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7 Comments

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    1. Olivier TSOUNGUI Post author

      Hi,
      No, there is not particular restriction or setting to push down the calculation to DB server in HANA SQL/InA and HANA MDX. However, the difference between SQL and MDX paradigms needs to be well understood for a better use according to your business cases

      Best regards,

      (0) 
  1. Mustafa Bensan

    Hi Olivier,

    You have mentioned that:

    The HANA InA access, designed for Web applications or solutions, allows you to provide real time access to information stored in HANA database using the SAP HANA Info Access (InA) HTTP Service.

     

    The SAP HANA Developer Guide describes the features of Information Access (InA) Queries in the context of XSA applications. This seems like a great way to build XSA applications that need to access analytical queries (based on Calculations Views or CDS Views for example).  However, I am unable to find any API documentation that explains the syntax of the Request parameter of the InA service.  Can you provide any guidance about any available InA API documentation?

    Thanks,

    Mustafa.

     

    (0) 
    1. Olivier TSOUNGUI Post author

      Hi,

      For the moment, the InA protocol is an internal SAP protocol. That explains why a public InA API documentation is not yet avalaible. A public InA API for OEMs is already in the SAP backlog.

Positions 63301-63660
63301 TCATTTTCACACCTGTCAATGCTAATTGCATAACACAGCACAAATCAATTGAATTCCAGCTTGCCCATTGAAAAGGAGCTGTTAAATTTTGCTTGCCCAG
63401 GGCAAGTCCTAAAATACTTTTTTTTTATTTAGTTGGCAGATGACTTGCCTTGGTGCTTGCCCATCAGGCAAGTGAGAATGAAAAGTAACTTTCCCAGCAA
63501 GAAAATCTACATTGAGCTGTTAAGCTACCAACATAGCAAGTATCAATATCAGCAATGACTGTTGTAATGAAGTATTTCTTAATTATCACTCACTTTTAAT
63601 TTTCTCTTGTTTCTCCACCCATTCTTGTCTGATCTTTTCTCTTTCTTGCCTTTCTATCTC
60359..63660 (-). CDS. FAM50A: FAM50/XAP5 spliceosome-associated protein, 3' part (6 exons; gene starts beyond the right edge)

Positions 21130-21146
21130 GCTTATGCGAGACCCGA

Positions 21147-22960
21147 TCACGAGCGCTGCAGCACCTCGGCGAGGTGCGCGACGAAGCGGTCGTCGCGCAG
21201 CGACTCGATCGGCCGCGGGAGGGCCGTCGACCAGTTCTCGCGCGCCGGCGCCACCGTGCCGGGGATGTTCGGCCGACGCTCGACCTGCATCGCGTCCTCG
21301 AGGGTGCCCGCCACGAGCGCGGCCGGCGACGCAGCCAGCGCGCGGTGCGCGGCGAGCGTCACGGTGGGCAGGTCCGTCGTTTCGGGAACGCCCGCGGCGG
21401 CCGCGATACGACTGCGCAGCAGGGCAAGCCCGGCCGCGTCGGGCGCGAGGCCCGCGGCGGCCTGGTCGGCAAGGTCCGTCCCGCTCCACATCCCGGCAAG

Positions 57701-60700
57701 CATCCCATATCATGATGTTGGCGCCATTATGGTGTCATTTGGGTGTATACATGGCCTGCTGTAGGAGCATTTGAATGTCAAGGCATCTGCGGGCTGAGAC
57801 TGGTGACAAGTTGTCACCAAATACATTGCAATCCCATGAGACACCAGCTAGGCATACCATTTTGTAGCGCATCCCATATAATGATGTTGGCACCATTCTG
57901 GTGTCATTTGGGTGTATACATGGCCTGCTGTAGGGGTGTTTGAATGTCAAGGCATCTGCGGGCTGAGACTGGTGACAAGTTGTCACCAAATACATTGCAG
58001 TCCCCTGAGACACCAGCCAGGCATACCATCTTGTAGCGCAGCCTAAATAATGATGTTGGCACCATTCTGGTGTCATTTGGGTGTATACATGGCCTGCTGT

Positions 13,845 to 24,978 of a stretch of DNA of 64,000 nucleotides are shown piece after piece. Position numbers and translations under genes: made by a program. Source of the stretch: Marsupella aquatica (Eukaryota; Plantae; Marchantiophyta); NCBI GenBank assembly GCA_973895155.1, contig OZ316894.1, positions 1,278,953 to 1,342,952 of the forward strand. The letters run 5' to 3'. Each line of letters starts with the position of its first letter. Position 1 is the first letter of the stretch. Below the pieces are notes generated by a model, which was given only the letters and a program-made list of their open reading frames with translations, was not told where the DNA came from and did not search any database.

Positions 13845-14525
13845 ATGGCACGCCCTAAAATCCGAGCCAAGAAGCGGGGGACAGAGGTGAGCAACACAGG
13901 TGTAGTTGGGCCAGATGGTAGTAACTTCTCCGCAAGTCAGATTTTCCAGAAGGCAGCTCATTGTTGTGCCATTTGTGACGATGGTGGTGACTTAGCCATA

Best regards,

      (0) 
  2. Roland Bouman

    Respectfully – you didn’t write the same query. That is, “the same query”, to me means: “equivalent”. If the query results are not the same, then you didn’t write equivalent queries.

    It’s als not the case that the MDX query returns an “indeterminate” result. “Indeterminate” is when, given the same data, filters, environment variables and so on, the result can still vary. Clearly, neither query is “indeterminate”: as long as the data and the view definition remain unchanged, you can execute either query as often as you like, and the result would always remain stable.

    What you probably meant to say is that in MDX the query result is implicitly bound by the default members on the hierarchies that are not included explicitly in the query.

    (We can have effects like this too in SQL queries, just think of how some queries have a different result depending on the value of a session variable, like CURRENT_USER).

    Indeterminate would be if your view contained some function like RAND(), or CURRENT_TIMESTAMP, or if it would select from a sequence or something like that.

    The piece about controlling the default members is a good tip. But it’s worth pointing out that it would have been possible to write the MDX query in an equivalent way by adding a slicer consising of the set of all members at the topmost level of each hierarchy that does not appear on any of the axes in the SELECT clause.

    Often hierarchies have an “All” member that makes this easier, so for example, iby adding

    WHERE ([DIMACCOUNT].[ACCOUNTS].[(all)], [DIMDEPARTMENT].[DEPARTMENTS].[(all)], [DIMSCENARIO].[DIMSCENARIO].[(all]), [DIMTIME].[DATE_CALENDAR].[All].[(all)], [DIMTIME].[FISCAL_CALENDAR].[All].[(all)])

    the MDX query could have been writtien in a truly equivalent way, without modifying the definition of the view.

    (0) 
  3. trupti agarwal

    Excel Pivot tables use MDX as query language to read data from SAP HANA system. MDX is defined as part of ODBO (OLE DB for OLAP) specification from Microsoft and is used for data selections, calculations and layout.

    SAP SQL Anywhere is a proprietary relational database management system (RDBMS) product from SAP. SQL Anywhere was known as Sybase SQL Anywhere prior to the acquisition of Sybase by SAP.

    (0)